Business Drivers

Key inputs and activities that drive a business's operational and financial results

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What are Business Drivers?

Business drivers are the key inputs and activities that drive the operational and financial results of a business. Common examples of business drivers are salespeople, number of stores, website traffic, number and price of products sold, units of production, etc. In order to make internal choices about business strategy or build a financial model to value a company, it’s critical to gain a solid understanding of the main drivers of a business.

Business Drivers Diagram

Examples of business drivers

Drivers vary significantly by industry, but they can all be determined using the same type of root cause analysis.

Here is a list of common business drivers:

  • Number of stores or locations
  • Average size (i.e., square feet) per location
  • Number of products sold (volume)
  • Prices of products/services sold
  • Number of salespeople
  • Effectiveness of salespeople
  • Traffic volume to a website
  • Conversion rate of traffic to a website
  • Production rate for manufacturing
  • Efficiency rates and downtime
  • Energy and electricity costs
  • Rent and office space
  • Salaries and wages per employee
  • Commissions, fees, and other selling expenses
  • Foreign exchange rates
  • Commodity prices (e.g., oil, copper, pulp, rubber, etc.)

How to determine what the business drivers are

Drivers impact all financial aspects of a business: revenues, expenses, and capital costs. In identifying what the main drivers are, it’s important to do a root cause type of analysis.

Start by looking at the company’s financial statements, and ask the question, “What drives this line item?”

Let’s take revenue as an example.

Q: For a company in brick and mortar retail (e.g., a yoga clothing company), what drives revenue?

A: Volume of products sold, multiplied by the average price

Q: What drives volume?

A: The number of products and the number of salespeople

Q: What drives the number of salespeople?

A: The number of stores and the sizes of the stores

Q: What drives the number of stores?

A: This is a core business driver. It’s an operational and capital decision to open more stores or not, so there’s nothing that precedes it.

Number of stores is one of the key business drivers for this business.

This process should be repeated for each line-item on each of the three financial statements. Once completed, take the list of drivers and determine which are the most important to focus on. These will be the ones that impact the main areas of the business and have the largest effect on results.

Monitoring and improving business performance

Once the most important business drivers have been identified (using the process above), it’s important to monitor the results of the business and make strategic decisions to improve performance in the future.

Continuing with the example above, now that number of stores has been identified as a key business driver, it is important to track that metric, along with the size of each store, the number of salespeople per store, the volume and price of products per store, and, finally, the revenue.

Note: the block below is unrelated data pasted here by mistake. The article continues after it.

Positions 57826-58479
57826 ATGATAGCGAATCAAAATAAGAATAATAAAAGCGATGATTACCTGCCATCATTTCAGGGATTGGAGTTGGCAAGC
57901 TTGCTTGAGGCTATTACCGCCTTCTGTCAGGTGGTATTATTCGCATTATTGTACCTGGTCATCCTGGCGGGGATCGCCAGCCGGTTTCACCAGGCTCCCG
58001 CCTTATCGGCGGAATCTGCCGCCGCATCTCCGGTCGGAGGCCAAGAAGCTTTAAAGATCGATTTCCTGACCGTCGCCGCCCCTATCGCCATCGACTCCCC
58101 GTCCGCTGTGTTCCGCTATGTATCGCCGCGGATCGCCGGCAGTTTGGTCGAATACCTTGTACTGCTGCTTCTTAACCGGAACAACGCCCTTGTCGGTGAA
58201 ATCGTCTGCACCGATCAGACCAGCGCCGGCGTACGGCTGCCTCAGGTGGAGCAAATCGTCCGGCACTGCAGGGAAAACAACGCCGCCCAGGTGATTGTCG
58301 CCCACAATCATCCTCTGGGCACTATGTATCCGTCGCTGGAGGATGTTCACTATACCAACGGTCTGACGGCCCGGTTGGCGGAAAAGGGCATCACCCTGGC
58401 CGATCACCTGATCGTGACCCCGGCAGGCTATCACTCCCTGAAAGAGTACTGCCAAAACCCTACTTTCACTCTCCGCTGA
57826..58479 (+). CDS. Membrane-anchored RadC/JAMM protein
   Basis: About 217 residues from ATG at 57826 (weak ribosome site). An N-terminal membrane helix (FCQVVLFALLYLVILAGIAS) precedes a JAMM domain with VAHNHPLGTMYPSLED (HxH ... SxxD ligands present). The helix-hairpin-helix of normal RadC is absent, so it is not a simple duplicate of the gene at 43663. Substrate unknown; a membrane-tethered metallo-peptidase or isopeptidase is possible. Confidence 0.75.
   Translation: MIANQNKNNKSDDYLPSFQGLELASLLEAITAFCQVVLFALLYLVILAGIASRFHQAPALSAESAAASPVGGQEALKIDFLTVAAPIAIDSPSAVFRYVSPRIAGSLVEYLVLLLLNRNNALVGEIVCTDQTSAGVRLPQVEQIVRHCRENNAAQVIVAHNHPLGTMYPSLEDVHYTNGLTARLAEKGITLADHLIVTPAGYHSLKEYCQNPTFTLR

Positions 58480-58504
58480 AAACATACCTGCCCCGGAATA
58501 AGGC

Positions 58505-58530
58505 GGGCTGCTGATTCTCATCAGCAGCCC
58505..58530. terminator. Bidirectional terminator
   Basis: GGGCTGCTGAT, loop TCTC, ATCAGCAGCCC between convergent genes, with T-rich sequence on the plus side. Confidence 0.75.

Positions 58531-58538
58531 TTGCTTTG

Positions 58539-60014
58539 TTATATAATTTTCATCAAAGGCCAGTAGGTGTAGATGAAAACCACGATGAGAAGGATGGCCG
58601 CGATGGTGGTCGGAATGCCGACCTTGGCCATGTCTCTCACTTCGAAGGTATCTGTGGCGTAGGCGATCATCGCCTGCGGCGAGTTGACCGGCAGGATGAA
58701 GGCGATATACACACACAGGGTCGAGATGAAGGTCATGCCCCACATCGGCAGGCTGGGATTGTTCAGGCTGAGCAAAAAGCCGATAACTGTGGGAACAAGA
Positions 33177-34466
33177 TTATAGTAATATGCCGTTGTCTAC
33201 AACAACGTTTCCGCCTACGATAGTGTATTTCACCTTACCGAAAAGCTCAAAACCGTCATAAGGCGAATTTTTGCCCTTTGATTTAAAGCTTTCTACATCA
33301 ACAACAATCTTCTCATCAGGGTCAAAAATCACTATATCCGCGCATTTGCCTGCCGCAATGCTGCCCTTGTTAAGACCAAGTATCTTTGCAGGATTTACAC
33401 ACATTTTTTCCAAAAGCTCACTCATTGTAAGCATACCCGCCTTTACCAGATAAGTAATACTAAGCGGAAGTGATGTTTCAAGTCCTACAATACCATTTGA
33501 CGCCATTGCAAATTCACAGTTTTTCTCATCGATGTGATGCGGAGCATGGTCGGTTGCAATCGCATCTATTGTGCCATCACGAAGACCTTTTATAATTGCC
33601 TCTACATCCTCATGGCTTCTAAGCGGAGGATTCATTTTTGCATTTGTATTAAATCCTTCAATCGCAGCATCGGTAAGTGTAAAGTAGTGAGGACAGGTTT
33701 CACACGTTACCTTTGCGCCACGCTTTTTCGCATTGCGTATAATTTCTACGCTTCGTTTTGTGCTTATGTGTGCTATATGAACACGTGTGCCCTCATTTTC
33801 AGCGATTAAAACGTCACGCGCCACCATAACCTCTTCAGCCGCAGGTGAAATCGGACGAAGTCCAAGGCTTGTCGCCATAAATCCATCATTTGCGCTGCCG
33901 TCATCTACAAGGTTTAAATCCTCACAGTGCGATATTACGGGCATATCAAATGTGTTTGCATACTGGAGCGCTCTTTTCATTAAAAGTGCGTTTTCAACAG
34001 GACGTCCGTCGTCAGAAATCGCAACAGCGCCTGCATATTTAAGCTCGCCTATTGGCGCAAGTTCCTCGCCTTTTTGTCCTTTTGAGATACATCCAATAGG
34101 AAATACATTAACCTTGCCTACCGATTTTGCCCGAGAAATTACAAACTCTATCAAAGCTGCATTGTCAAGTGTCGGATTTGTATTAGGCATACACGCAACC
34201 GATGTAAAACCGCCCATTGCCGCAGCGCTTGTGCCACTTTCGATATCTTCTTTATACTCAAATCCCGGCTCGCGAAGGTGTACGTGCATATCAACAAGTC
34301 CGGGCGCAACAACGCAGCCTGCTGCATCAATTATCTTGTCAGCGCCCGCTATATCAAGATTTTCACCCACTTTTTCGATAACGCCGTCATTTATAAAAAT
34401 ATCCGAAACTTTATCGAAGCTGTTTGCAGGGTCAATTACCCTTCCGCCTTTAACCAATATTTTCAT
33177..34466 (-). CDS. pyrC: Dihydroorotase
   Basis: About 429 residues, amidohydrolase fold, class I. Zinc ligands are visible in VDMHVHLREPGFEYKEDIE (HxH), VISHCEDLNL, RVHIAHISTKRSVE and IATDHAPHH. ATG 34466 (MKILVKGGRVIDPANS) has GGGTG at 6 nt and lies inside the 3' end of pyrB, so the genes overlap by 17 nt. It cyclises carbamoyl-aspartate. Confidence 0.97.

By tracking all these figures, it will be possible to monitor how effective a strategy of adding new stores is, relative to other drivers such as adding salespeople, raising prices, or carrying a wider range of inventory.

Reporting on business drivers

For any professional working in financial planning and analysis (FP&A), a big part of the job will be reporting on key business drivers with charts, graphs, and tables.

Once the data has been collected, the job of the financial analyst is to present it in a way that’s easy to understand. A popular method is to create a dashboard that summarizes the key metrics and that helps executives and key decision-makers visualize what’s happening in the business.

Excel Dashboard of Business Drivers

The above screenshot is from CFI’s Dashboards and Data Visualization course, which teaches you how to make a dashboard from scratch.

Applications in financial modeling and valuation

When building a financial model in Excel, the process begins with building an assumptions section, which includes all the main business drivers. Once these inputs are all in place, a forecast can be built and a basic three-statement model can be created.

After the three-statement model is linked up, a discounted cash flow DCF model can be built to value the business. Advanced modeling such as sensitivity analysis, financing structures, and transactions such as mergers and acquisitions (M&A) can also be done.

To learn more, check out CFI’s financial modeling courses.

Additional resources

Thank you for reading this guide to business drivers and understanding their importance in business decision making and strategy. To continue learning and developing your skills, these additional free CFI resources will be helpful:

Analyst Certification FMVA® Program

Below is a break down of subject weightings in the FMVA® financial analyst program. As you can see there is a heavy focus on financial modeling, finance, Excel, business valuation, budgeting/forecasting, PowerPoint presentations, accounting and business strategy.


Financial Analyst certification curriculum


A well rounded financial analyst possesses all of the above skills!


Additional Questions & Answers

CFI is the global institution behind the financial modeling and valuation analyst FMVA® Designation. CFI is on a mission to enable anyone to be a great financial analyst and have a great career path. In order to help you advance your career, CFI has compiled many resources to assist you along the path.

In order to become a great financial analyst, here are some more questions and answers for you to discover:


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